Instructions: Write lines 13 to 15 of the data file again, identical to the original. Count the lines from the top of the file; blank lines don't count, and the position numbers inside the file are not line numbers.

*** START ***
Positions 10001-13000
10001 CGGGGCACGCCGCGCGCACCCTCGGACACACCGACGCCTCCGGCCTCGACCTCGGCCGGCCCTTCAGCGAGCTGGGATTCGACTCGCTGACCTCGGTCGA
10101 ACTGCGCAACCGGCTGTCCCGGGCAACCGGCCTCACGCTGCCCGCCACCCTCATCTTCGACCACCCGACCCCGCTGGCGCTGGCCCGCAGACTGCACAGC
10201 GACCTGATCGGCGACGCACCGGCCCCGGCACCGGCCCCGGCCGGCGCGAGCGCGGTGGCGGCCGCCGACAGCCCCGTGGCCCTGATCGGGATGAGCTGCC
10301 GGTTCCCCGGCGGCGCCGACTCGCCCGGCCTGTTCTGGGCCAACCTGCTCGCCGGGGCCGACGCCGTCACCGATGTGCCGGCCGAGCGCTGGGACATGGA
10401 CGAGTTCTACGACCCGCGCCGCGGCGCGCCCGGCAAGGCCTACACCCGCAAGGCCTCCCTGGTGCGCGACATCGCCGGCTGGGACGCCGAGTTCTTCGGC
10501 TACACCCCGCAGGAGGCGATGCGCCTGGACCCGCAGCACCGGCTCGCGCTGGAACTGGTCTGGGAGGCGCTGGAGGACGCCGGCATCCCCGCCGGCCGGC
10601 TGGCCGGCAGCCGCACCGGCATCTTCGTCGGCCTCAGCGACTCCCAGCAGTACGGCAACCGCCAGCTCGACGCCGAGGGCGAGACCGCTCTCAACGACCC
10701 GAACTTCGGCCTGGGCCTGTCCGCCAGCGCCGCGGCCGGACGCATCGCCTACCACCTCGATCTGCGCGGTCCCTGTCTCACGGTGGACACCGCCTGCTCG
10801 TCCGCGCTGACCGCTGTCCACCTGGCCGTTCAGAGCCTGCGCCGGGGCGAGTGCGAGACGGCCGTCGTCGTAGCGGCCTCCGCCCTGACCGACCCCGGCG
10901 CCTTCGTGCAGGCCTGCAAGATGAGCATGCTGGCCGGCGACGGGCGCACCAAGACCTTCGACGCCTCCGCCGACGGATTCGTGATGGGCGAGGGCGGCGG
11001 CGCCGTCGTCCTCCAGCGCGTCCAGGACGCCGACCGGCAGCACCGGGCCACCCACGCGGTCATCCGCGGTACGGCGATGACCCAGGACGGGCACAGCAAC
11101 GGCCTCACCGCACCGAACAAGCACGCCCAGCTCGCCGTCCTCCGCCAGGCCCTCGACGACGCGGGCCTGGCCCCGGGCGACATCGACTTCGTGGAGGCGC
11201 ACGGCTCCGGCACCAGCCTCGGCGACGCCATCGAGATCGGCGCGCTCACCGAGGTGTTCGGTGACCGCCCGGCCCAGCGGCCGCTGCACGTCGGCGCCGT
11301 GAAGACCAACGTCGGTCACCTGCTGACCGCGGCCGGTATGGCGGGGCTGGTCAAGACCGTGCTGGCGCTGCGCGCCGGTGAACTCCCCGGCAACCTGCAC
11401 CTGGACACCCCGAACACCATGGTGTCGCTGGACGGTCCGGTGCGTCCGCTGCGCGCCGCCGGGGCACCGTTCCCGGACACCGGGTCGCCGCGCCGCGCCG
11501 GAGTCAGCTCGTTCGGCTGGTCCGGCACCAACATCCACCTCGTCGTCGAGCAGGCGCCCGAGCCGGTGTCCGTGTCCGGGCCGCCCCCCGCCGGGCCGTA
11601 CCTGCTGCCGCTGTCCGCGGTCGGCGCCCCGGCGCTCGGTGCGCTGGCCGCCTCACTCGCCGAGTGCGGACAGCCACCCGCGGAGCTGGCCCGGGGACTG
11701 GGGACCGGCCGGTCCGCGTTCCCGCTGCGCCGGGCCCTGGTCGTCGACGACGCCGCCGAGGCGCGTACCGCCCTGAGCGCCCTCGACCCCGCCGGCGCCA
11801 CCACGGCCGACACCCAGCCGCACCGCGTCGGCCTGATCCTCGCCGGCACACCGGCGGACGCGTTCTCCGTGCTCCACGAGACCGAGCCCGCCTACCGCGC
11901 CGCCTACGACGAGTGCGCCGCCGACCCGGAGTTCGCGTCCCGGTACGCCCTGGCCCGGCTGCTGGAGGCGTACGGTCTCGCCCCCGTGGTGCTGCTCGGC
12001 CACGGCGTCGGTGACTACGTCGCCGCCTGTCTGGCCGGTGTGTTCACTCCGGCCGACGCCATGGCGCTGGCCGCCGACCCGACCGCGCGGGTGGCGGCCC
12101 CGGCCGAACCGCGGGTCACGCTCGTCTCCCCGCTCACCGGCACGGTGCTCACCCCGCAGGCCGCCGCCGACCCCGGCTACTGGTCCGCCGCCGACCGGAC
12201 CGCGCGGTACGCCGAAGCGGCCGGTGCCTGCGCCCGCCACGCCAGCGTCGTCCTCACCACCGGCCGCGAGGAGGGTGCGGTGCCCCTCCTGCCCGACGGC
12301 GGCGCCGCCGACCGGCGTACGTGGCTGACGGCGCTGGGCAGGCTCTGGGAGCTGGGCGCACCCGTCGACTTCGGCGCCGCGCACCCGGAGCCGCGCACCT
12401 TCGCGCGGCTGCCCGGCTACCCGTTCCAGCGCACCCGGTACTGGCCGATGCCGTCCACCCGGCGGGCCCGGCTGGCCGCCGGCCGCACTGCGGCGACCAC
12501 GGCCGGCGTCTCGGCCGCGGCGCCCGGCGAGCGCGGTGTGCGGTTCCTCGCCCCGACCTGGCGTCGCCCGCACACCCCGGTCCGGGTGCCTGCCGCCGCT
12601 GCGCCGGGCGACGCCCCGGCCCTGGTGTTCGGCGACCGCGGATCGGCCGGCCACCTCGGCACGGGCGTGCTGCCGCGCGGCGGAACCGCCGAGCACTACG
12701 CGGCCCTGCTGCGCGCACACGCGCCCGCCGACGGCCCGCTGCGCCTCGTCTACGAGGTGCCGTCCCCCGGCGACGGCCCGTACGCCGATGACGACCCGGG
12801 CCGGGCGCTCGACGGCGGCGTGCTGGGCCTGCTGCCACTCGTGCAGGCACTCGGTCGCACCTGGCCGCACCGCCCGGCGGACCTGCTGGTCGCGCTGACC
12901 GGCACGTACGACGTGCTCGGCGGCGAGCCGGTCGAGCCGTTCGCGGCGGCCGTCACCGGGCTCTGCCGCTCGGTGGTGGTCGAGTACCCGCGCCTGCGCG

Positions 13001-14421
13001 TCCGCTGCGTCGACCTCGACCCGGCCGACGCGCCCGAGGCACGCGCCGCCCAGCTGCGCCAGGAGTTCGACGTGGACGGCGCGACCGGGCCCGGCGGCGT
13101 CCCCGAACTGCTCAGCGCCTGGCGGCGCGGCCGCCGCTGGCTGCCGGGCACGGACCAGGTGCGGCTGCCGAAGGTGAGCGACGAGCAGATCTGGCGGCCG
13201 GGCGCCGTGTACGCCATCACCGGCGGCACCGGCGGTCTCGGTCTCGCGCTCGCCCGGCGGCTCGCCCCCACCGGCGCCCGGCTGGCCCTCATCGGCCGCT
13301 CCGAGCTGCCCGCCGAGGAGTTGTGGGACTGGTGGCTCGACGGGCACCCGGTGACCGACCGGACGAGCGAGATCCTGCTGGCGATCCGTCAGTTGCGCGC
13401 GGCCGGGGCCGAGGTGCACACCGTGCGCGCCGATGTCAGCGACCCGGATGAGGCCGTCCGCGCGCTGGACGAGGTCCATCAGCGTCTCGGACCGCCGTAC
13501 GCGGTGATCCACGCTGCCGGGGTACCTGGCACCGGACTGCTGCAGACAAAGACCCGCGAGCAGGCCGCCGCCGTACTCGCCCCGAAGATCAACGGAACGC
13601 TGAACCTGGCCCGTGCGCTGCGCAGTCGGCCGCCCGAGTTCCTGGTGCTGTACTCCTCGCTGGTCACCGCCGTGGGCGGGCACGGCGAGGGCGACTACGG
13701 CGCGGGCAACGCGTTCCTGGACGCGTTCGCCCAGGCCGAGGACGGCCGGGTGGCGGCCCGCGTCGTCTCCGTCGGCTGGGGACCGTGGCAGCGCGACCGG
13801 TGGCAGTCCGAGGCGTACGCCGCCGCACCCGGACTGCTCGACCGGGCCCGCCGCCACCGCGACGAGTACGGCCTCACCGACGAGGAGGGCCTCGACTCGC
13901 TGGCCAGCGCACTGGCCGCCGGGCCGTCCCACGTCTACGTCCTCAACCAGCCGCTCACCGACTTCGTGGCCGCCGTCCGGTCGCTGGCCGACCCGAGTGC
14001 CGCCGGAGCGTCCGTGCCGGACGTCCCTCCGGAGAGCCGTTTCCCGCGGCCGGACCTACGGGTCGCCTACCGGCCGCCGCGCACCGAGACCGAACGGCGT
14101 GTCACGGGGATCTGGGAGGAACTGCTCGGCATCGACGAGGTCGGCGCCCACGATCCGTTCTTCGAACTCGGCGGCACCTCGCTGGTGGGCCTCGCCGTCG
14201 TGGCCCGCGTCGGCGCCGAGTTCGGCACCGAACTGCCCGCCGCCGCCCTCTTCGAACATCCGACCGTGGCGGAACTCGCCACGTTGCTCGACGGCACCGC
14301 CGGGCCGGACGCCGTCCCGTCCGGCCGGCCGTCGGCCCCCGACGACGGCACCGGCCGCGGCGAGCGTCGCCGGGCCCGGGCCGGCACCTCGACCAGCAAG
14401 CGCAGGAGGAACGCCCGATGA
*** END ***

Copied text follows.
11101 GGCCTCACCGCACCGAACAAGCACGCCCAGCTCGCCGTCCTCCGCCAGGCCCTCGACGACGCGGGCCTGGCCCCGGGCGACATCGACTTCGTGGAGGCGC
11201 ACGGCTCCGGCACCAGCCTCGGCGACGCCATCGAGATCGGCGCGCTCACCGAGGTGTTCGGTGACCGCCCGGCCCAGCGGCCGCTGCACGTCGGCGCCGT
11301 GAAGACCAACGTCGGTCACCTGCTGACCGCGGCCGGTATGGCGGGGCTGGTCAAGACCGTGCTGGCGCTGCGCGCCGGTGAACTCCCCGGCAACCTGCAC